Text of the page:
A Peek Inside Apple Durability Testing Labs

Apple is well-known for its secrecy, which is understandable given the high stakes in the high-end mobile phone industry. It’s interesting to get a glimpse inside its durability labs and see the equipment and processes it uses to support its IP68 ingress claims, determine drop ability, and perform accelerated wear and tear testing.

Check out these cool custom-built machines on display! They verify designs against a sliding scale of water ingress tests. At the bottom end is IPx4 for a light shower, but basically no pressure. Next up is IPx5, which covers low-pressure ambient-temperature spray jets from all angles – we really liked this machine! Finally, the top-end IPx7 and IPx8 are tested with a literal fire hose blast and a dip in a static pressure tank, simulating a significant depth of water. An Epson robot arm with a custom gripper is programmed to perform a spinning drop onto a hard surface in a repeatable manner. The drop surface is swapped out for each run – anything from a wooden sheet to a slab of asphalt can be tried. High-speed cameras record the motion in enough detail to resolve the vibrations of the titanium shell upon impact!

Accelerated wear and tear testing is carried out using a shake table, which can be adjusted to match the specific frequencies of a car engine or a subway train. Additionally, there’s an interview with the head of Apple’s hardware division discussing the tradeoffs between repairability and durability. He makes some good points that suggest if modern phones are more reliable and have fewer failures, then durability can be prioritized in the design, as long as the battery can still be replaced.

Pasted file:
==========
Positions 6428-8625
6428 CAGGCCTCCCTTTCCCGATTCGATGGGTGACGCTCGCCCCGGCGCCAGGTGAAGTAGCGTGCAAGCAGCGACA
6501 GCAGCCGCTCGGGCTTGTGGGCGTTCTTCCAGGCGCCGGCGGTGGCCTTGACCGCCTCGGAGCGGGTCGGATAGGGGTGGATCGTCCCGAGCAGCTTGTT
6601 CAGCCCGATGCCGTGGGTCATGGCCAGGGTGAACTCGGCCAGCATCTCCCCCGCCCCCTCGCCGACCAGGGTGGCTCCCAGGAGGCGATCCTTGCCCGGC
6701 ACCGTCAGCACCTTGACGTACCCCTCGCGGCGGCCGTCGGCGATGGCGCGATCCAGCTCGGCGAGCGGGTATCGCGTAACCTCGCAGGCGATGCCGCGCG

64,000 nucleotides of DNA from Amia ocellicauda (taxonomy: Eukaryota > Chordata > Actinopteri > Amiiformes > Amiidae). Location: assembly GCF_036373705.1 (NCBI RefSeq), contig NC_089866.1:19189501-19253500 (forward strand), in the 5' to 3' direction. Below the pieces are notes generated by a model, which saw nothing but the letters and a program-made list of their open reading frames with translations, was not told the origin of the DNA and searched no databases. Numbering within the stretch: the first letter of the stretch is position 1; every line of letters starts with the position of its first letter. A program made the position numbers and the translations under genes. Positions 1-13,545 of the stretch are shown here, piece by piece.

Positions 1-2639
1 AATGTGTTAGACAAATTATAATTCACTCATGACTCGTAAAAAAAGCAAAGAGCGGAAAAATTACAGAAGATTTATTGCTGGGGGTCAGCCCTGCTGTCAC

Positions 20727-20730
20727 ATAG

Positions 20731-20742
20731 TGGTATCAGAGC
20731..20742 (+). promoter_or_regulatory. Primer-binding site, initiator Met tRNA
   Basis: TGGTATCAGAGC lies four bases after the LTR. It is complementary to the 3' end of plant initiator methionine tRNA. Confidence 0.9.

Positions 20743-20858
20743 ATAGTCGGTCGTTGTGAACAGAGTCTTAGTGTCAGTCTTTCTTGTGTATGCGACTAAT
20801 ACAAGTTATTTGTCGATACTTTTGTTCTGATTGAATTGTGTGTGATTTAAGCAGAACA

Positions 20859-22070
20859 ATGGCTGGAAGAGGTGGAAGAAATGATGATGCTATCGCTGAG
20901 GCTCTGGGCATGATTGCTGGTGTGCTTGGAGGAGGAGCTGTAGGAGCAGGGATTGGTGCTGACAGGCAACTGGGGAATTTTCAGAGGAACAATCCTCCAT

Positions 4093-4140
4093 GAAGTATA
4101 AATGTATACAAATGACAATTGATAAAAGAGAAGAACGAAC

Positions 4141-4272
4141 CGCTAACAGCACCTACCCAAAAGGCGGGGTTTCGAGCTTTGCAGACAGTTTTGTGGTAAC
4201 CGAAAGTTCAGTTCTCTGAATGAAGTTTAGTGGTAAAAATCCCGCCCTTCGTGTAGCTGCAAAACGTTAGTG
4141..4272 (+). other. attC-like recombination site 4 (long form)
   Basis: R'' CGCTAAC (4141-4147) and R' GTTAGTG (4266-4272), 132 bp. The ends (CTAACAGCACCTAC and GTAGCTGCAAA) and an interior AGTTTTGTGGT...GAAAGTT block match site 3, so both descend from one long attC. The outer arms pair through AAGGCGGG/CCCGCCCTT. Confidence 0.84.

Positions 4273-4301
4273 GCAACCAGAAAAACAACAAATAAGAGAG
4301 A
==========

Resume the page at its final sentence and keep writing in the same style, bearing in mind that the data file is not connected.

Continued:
The repairability debate has been raging strong for many years now. Here’s our guide to the responsible use of new technology.

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Hackaday Prize 2023: An Anti-Tremor Handle, With No Electronics

Many of us will have seen the various active assistive devices which have appeared over the last few years to help people with a hand tremor. Probably the best known was a fork with a set of servos and an accelerometer, that kept the end of the utensil steady despite the owner’s hand movements. It’s a field which has the potential to help many people, but it’s undeniable that such technology comes with a cost.